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The Biggest Rivalry You're Not Hearing About

Sometimes the biggest global stories play out in the smallest places. Last week a political crisis in the Maldives, a tiny, idyllic island nation in the Indian Ocean, gave us a glimpse of broader geopolitical tensions between two giants: India and China.


The immediate cause of the current turmoil in the Maldives is a bitter rivalry between the head-cracking current president, Abdallah Yameen, and exiled former president, Mohamed Nasheed, who leads the opposition.

But things took on a global dimension fast when Nasheed called on India to send in troops to restore order and roll back Chinese influence on the islands.

The broader story is that while the Maldives have historically been close to India, President Yameen has tilted the country towards China economically since taking office in 2013, courting infrastructure investment, tourism flows, and signing a free trade deal with Beijing.

As you can imagine, the Indians don't like that, particularly since China is also spending billions on Indian Ocean ports and related infrastructure in neighboring Pakistan (an adversary), Sri Lanka, Bangladesh, and Nepal (all friends).

From China's perspective it's a no-brainer — some two-thirds of the world's oil shipments cross the Indian Ocean, and those waterways are a critical part of Beijing's Belt and Road Initiative. But for India it's a direct challenge to what New Delhi sees as its own historic sphere of influence.

The Indians and Chinese won't get into a real tussle over the Maldives, the islands are too small fry for that. But relations between the two Asian giants are already touchy. They still can't agree on a border more than 50 years after fighting a war over the issue, and they nearly came to blows last summer over a remote mountain road.

Last week's episode is a reminder that as China seeks greater commercial and strategic influence in Asia in the coming years, frictions between the world's two most populous nations — one a democracy, the other an autocracy — are set to grow.

Wales, early 19th century: During breaks from his law studies, William Robert Grove indulges in his passion for science to become an inventor. On his honeymoon in Europe, he learns about the new energy source everyone's talking about: electricity. After learning that electricity allows water to be broken down into its two components, hydrogen and oxygen, his intuition leads him to an idea that ends up making him a pioneer of sustainable energy production.

Watch the story of William Robert Grove in Eni's MINDS series, where we travel through time seeking scientists.

Ian Bremmer's Quick Take:

Hi, everybody. Ian Bremmer here, and as we head into the weekend, a Quick Take on, well, the first bombing campaign of the new Biden administration. You kind of knew it was going to happen. Against some Iranian-backed militias in Syria, looks like a couple of dozen, perhaps more killed, and some militia-connected military facilities destroyed. I think there are a few ways to look at this, maybe three different lenses.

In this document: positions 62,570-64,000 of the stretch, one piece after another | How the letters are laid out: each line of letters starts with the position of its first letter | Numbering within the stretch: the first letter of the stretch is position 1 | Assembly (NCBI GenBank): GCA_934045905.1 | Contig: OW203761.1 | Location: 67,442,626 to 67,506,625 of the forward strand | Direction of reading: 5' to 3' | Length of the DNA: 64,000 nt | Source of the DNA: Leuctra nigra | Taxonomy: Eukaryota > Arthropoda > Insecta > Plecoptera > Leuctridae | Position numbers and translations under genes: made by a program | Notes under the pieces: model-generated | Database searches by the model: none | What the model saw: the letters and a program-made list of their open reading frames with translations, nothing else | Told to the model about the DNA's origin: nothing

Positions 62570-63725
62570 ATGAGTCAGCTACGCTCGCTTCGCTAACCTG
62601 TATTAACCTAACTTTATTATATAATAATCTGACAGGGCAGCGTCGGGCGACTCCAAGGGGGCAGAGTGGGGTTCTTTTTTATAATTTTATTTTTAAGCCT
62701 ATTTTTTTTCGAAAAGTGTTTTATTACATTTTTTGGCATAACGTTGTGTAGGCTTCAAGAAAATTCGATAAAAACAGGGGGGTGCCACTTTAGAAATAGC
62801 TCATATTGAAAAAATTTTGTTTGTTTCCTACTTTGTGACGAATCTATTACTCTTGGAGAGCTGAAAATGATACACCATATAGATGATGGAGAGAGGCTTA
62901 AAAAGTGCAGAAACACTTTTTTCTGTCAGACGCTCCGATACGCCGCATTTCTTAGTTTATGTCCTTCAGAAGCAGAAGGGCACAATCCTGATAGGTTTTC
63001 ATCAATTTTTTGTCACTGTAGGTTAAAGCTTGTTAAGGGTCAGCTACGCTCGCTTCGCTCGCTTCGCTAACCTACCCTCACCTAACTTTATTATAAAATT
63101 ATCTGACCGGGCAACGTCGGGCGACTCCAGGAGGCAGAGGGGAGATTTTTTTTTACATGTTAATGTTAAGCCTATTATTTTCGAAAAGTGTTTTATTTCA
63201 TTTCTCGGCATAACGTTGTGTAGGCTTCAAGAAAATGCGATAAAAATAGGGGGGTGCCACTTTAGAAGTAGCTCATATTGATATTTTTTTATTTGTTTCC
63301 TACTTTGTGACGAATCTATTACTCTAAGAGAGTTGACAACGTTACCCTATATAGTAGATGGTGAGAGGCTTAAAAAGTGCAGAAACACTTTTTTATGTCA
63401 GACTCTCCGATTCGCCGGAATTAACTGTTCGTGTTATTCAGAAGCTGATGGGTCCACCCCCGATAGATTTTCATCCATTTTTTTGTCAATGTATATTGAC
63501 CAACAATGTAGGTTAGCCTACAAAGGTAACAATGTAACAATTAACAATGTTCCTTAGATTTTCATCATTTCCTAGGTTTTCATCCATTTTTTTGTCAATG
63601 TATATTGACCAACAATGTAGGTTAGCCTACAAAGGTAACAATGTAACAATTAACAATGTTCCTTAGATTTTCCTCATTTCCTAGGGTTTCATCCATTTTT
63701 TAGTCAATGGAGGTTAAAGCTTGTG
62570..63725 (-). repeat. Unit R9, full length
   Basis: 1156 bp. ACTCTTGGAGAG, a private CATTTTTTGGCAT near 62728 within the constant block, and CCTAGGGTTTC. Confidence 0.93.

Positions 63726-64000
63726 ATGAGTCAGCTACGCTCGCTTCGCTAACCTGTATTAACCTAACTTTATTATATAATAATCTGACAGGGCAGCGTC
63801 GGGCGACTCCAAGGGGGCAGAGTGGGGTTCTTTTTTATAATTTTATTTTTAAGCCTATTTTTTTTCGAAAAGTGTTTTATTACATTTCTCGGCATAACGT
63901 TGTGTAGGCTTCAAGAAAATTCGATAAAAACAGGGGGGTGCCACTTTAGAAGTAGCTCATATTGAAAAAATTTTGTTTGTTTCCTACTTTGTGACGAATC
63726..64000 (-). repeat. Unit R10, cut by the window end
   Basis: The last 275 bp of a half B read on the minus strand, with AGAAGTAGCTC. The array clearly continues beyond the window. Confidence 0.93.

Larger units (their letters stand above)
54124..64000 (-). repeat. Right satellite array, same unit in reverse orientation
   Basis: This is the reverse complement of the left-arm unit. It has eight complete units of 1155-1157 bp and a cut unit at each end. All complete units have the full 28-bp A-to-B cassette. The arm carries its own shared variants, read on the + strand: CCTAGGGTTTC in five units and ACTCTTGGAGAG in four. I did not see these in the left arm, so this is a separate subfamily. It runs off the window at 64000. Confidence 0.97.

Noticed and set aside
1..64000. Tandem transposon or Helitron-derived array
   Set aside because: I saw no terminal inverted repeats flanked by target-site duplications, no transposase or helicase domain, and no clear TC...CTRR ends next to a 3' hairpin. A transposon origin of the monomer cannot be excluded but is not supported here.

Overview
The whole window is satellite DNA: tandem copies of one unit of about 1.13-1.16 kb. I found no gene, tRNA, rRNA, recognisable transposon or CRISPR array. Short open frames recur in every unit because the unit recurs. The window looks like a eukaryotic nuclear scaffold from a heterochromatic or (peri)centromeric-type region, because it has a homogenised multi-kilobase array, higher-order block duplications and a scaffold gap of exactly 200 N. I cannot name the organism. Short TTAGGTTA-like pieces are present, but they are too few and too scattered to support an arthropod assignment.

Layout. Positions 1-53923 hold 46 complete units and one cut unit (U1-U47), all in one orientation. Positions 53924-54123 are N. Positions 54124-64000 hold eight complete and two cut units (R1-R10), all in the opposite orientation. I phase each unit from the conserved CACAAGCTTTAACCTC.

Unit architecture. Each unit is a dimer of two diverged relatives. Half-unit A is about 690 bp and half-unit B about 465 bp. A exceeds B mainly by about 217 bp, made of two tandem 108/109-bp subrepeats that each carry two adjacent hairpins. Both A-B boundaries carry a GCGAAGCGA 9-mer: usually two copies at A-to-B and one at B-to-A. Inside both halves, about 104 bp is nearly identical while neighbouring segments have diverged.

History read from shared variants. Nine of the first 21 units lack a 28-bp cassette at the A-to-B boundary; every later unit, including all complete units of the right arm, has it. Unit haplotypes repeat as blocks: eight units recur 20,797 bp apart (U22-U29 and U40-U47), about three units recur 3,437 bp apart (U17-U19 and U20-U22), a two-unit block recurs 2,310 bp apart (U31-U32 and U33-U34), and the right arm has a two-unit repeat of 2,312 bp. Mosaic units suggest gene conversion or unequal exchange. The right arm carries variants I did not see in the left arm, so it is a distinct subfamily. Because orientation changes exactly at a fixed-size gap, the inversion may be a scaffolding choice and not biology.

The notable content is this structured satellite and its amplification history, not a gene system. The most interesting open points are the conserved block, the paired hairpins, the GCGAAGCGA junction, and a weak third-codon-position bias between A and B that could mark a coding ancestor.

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Listen: The country's top infectious disease expert, Dr. Anthony Fauci, joins Ian Bremmer to talk vaccines, school re-openings, and when—and how—the pandemic could finally come end. He was last on GZERO World just weeks before the pandemic hit in the fall of 2019 and he described at the time what kept him up at night: a "pandemic-like respiratory illness." This time, he talks about how closely that nightmare scenario foreshadowed the COVID-19 pandemic. He also offers some guidance about what public health measures vaccinated Americans should continue to take in the coming months (hint: masks stay on).

Subscribe to the GZERO World Podcast on Apple Podcasts, Spotify, Stitcher, or your preferred podcast platform to receive new episodes as soon as they're published.

Afghanistan frustrated nineteenth-century British imperialists for 40 years, and ejected the Soviet army in 1989 after a bloody decade there. And though American and NATO forces ousted the Taliban government in 2001 over its support for al-Qaeda, there's no good reason for confidence that nearly 20 years of occupation have brought lasting results for security and development across the country.

But… could China succeed where other outsiders have failed – and without a costly and risky military presence? Is the promise of lucrative trade and investment enough to ensure a power-sharing deal among Afghanistan's warring factions?

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Carl Bildt, former Prime Minister and Foreign Minister of Sweden, shares his perspective from Stockholm on Europe In 60 Seconds:

Is there a military coup ongoing in Armenia?

Well, it isn't a military coup as of yet, but it's not far from it either. This is the turmoil that is resulting from the war with Azerbaijan, which Armenia took a large death loss. What happened was that the head of the armed forces asked for the prime minister to resign. That was not quite a coup, but not very far from it. Now, the prime minister sacked the head of the armed forces, there's considerable uncertainty. Watch the space.

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The GZERO World Podcast with Ian Bremmer. Listen now.

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